“Wow.” “WOW.” “Just wow.”

The word has the ring of modern slang. But it dates to at least the early 16th century, when it first appeared in Scottish writing. It’s found in 1791, used by Scottish poet Robert Burns in “Tam O’Shanter,” as in: “She ventur’d forward on the light; And wow! Tam saw an unco sight!”

And there it is in the Annals of the First U.S. Congress: “Wow, this shows that Congress are not at liberty to make any alteration by law in the mode of appointing superior officers…”

It had a renaissance in the 1920s and is having another in the era of Twitter.

It is there that future linguists may someday find it reached a new zenith, at least in politics, during the impeachment proceedings against President Trump.

Impeachment and President Trump

So, what is the meaning of “wow?” Geoffrey Nunberg, a linguist at the University of California at Berkeley’s School of Information, said wow basically means, “Oh, really?”

“Wow,” Wall Street Journal reporter Lindsay Wise said on Twitter. “Rand Paul submitted a question, reportedly naming the whistleblower. Chief Justice Roberts read it and said, ‘The presiding officer declines to read the question as written.'”


“Wow. Trump defense lawyer discussing how the Wall is being built as defense against impeachment,” the New Yorker’s Susan Glasser tweeted.

“Wow. Joe Biden argued against the Senate calling witnesses in 1999 impeachment memo,” Rep. Mark Meadows, R-N.C., said.

“Wow” seems apt for the impeachment of Trump, who frequently employs the word. Since 2012, the Trump Twitter Archive has recorded about 445 tweets by the president that use the word.

Trump uses it to express outrage. He uses it to mock Democrats. He uses it to brag, as in “Wow, a blowout jobs number just out.”

Wow is truly bipartisan. When Golden Globes host Ricky Gervais mocked left-leaning celebrities who use award season to lecture the nation on politics, Sen. Ted Cruz, R-Texas, reacted with a “Wow. “

Amid the polarizing trial, wow was one of the only things Republicans and Democrats agreed on.


And, wow, why not?

Its meaning can be applied to reflect any view. Nunberg said it is a “versatile phrase that can be positive or negative, self-ironizing (‘wow, awkward’) or sarcastic (‘oh, wow, I’m shocked!’), which is how it’s often used on Twitter to express mock astonishment at the effrontery or self-regard of someone else.”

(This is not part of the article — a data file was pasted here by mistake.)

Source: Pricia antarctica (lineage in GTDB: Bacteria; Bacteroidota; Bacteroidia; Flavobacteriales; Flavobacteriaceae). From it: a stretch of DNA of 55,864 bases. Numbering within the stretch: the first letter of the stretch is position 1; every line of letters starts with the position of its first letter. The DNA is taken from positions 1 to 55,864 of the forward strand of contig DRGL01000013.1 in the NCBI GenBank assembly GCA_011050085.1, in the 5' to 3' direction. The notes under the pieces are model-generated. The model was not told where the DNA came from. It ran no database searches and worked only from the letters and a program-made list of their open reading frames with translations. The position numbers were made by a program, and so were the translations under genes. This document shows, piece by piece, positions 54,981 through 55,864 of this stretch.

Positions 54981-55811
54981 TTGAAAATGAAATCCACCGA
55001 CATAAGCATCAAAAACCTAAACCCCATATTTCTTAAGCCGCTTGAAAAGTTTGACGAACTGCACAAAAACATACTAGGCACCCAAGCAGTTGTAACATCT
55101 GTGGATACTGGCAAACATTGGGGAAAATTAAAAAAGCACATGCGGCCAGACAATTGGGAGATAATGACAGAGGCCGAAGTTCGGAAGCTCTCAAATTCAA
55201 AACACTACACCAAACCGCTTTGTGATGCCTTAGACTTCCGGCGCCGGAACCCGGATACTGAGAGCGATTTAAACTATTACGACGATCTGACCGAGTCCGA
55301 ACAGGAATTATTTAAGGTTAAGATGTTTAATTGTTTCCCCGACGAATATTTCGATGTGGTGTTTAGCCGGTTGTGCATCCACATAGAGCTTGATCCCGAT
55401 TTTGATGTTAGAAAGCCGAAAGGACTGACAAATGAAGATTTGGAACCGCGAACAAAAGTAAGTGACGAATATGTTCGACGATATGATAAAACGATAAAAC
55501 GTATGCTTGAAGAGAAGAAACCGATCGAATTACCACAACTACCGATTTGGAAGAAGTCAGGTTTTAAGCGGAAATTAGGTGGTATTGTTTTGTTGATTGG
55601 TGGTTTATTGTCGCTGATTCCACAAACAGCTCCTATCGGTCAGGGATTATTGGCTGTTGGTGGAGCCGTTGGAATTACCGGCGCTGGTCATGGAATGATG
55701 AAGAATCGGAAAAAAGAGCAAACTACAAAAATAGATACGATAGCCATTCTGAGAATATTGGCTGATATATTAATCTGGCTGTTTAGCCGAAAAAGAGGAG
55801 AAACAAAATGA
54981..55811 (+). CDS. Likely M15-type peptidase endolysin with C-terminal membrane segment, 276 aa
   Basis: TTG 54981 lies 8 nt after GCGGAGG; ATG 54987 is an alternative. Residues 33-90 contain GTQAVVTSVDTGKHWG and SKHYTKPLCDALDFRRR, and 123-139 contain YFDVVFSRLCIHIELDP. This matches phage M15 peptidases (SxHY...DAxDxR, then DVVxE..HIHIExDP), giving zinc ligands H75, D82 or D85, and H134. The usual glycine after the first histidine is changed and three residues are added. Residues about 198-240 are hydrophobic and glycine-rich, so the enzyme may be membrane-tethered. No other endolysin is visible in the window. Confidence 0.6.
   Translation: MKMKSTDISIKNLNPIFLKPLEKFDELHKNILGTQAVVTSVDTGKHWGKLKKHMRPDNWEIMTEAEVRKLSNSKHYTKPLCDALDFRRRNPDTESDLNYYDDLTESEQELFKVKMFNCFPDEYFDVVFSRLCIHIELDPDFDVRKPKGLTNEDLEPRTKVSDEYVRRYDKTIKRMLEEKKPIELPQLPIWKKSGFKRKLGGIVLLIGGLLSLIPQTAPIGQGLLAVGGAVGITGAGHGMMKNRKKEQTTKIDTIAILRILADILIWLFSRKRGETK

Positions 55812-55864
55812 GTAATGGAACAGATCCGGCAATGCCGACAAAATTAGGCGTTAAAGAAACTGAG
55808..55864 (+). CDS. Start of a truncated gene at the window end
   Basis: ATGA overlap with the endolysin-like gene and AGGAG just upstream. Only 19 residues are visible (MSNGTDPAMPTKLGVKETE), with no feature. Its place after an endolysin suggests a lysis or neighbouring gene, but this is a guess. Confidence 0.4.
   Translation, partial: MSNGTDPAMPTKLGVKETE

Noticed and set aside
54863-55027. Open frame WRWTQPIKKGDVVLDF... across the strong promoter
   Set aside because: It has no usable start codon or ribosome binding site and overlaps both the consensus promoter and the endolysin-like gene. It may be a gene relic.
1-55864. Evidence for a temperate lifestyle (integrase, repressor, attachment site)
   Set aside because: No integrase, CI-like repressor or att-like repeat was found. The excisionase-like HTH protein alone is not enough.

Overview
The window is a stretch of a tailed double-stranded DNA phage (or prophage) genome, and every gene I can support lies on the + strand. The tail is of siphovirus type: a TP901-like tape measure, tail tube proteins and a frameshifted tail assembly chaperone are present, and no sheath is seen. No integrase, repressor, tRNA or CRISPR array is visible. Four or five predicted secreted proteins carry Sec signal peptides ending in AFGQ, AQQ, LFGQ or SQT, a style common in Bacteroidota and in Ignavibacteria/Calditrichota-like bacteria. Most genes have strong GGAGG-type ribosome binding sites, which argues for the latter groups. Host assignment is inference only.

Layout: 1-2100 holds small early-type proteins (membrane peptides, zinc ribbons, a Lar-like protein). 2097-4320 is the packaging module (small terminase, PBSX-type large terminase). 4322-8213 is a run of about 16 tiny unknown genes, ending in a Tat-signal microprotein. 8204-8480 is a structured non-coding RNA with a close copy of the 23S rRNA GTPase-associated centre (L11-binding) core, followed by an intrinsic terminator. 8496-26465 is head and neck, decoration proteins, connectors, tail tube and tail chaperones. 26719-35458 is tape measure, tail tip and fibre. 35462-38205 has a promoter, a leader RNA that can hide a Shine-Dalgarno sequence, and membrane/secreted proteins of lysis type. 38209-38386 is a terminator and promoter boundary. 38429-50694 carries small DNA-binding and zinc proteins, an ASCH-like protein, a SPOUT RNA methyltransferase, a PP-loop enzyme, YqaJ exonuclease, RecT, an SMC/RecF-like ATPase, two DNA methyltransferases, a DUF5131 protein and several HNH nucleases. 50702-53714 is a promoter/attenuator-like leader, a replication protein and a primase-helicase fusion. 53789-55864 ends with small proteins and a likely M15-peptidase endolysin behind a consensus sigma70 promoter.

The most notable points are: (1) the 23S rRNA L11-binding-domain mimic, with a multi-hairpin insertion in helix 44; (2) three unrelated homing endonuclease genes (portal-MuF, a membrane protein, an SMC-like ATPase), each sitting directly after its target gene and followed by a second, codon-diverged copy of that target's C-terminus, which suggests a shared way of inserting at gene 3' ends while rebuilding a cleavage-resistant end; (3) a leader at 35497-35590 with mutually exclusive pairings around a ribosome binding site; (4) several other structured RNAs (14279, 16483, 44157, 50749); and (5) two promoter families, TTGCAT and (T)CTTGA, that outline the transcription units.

“Wow is the ejaculation we use to express pure astonishment,” said linguist Nunberg.

Republicans use “wow” to make Democrats look bad, and vice versa, Nunberg said. Politicians are signaling to supporters that their political enemies’ arguments are so off-base, they’re unbelievable.

“It involves some kind of unmitigated chutzpah,” he added.

Actor Owen Wilson has used the word so many times, he’s become a “legend” for it. One fan on YouTube compiled every clip of Wilson saying “wow” 102 times in his movies into a 5 1/2-minute-long video. On Twitter, a fan joked that the “Wedding Crashers” star had made more than $100,000 saying “wow” in his movies.

Intellectuals like the word, as well as young fans of K-pop who are frequently wowed by their favorite singers. After an incensed reader authored a lengthy rebuttal to Joan Didion’s review of Woody Allen’s “Manhattan” in the New York Review of Books, Didion responded with a simple, cutting “Oh, wow.”

“It’s been a maneuver for some time now,” Nunberg said, “To suggest that something defies belief, it’s so astonishing as to merit remark.”


“Wow” can also be a sarcastic rejoinder, as demonstrated frequently by historian and prominent Trump critic Kevin Kruse, who teaches at Princeton University. In the past two weeks alone, Kruse has used the word to mockingly praise Republicans at least seven times, while actually undermining them.

Using the word so often runs the risk of stripping the exclamation of its meaning, a phenomenon called “semantic satiation.” Say “wow” over and over, and it will stop making sense. Because of that, it’s possible that the frequent use on social media might be short-lived.

“Its roots in the language go back 500 years,” Nunberg said. “But it may have a more abbreviated run as a Twitter tic.”

If that happens, you can turn to one of wow’s close cousins, like “whoa.”